Speaking to The Guardian earlier this week, Iwona Blazwick, director of the Whitechapel Gallery reiterated the real need for such an exhibition to take place, and further demonstrated why the Guerrilla Girls are so vital. “I was just at the Kunstmuseum in Basel where they have just rehung the entire collection from 1900 to the present and I think there are five women.” She said. “Sadly it is still an issue.”

Guerrilla Girls

‘It’s Even Worse In Europe’, 1986, Courtesy of the Whitechapel Gallery

Entitled ‘Is It Even Worse In Europe?’, the new show will feature famous works such as the 1986 inspiration behind the aforementioned title, as well as ‘Do women have to be naked to get into the Met museum?’ and ‘Pop Quiz’. However, the large crux of the exhibition will be based on the results of 400 questionnaires that the Whitechapel Gallery have commissioned the group to send out to European museum directors, including their own.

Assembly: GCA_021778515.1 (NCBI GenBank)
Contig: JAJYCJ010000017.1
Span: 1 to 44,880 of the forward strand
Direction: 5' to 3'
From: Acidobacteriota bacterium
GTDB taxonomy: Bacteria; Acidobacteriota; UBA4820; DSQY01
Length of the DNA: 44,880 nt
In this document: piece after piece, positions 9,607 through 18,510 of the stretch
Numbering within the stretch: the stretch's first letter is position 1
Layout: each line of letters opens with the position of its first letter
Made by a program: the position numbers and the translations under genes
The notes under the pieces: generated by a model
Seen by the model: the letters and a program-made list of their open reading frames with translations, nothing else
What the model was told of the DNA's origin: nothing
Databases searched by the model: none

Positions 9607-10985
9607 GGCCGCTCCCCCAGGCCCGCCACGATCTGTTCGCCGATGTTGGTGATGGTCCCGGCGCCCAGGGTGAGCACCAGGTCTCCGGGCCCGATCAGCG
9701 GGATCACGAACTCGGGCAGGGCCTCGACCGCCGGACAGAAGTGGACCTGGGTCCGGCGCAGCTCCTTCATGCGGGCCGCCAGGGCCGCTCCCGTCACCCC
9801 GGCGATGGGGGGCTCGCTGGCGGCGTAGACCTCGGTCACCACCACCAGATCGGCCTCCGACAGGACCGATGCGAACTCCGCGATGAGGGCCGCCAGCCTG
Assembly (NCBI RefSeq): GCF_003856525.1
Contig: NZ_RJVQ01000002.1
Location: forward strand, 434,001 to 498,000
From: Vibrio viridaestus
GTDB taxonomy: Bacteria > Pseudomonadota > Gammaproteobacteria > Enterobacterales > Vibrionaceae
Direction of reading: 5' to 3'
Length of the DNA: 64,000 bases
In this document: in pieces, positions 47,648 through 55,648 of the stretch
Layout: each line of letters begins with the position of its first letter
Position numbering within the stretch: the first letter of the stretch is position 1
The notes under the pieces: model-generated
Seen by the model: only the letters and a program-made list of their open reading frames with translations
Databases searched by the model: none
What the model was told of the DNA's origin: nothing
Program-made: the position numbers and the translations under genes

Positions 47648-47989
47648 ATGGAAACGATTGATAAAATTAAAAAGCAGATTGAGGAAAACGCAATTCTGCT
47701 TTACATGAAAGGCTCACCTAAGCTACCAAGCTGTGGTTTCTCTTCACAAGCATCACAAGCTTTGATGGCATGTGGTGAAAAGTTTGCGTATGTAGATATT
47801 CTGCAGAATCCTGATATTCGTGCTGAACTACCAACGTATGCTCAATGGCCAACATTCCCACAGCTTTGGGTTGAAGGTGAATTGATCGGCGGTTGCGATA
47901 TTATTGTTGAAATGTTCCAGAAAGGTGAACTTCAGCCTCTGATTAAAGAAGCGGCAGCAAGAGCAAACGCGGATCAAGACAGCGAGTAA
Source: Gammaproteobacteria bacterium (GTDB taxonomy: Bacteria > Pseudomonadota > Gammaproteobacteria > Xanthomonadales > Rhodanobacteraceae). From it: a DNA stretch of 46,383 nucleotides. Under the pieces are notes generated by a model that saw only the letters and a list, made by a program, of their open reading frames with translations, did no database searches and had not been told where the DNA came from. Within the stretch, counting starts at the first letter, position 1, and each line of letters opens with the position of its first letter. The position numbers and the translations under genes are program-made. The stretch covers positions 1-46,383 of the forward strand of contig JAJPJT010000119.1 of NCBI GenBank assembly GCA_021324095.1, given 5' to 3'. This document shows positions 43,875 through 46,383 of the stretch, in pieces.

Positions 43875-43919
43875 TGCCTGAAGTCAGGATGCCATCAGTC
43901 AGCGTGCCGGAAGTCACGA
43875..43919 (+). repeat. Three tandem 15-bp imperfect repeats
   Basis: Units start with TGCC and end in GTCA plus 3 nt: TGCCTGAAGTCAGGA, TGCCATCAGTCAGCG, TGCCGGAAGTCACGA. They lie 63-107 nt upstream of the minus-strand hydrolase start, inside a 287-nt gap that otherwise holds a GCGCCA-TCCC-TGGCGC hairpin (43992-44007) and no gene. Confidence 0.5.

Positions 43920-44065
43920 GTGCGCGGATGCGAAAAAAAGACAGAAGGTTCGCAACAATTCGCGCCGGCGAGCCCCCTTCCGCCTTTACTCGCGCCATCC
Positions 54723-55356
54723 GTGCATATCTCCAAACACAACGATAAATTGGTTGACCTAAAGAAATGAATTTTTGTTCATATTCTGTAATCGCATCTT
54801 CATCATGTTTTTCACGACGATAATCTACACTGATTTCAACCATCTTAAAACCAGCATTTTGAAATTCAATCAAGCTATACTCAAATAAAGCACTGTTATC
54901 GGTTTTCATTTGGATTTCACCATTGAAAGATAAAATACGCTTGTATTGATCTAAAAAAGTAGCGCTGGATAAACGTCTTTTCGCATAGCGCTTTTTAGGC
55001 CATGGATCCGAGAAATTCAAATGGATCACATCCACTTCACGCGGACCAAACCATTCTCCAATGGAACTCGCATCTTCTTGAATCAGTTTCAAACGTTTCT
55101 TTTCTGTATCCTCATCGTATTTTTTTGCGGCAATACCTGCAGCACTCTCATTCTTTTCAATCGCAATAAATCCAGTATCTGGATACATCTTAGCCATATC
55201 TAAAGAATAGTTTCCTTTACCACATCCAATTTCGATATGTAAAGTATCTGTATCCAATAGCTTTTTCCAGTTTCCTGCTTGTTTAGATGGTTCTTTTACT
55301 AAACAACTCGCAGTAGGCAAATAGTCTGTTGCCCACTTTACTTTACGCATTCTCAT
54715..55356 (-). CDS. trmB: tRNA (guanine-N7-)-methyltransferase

Guerrilla Girls

‘Pop Quiz’, 2016, Courtesy of the Whitechapel Gallery

In a public statement, the Guerrilla Girls said: “With this project, we wanted to pose the question, ‘Are museums today presenting a diverse history of contemporary art or the history of money and power?’ Our research into this will be presented at Whitechapel Gallery this fall.”

Let’s see, shall we?

‘Guerrilla Girls: Is it even worse in Europe?’ will be co-curated by Nayia Yiakoumaki, and runs from 1 October 2016 – 5 March 2017; entry is free.

Main image: by Andrew Hindraker

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Ortensia décor

Fornasetti’s Playthings

10.08.2016 | Culture | BY:

Fornasetti has done it again. A mainstay in combining home décor with surrealism and the absurd, the brand has a reputation for delighting and enticing with its witty designs. From drunken monkeys causing chaos at a dinner party, to the face of house muse Lina Cavalieri cross-eyed, staring at a bee on her nose, Fornasetti’s objets d’art and furniture are some of the most prolific of the 20th century.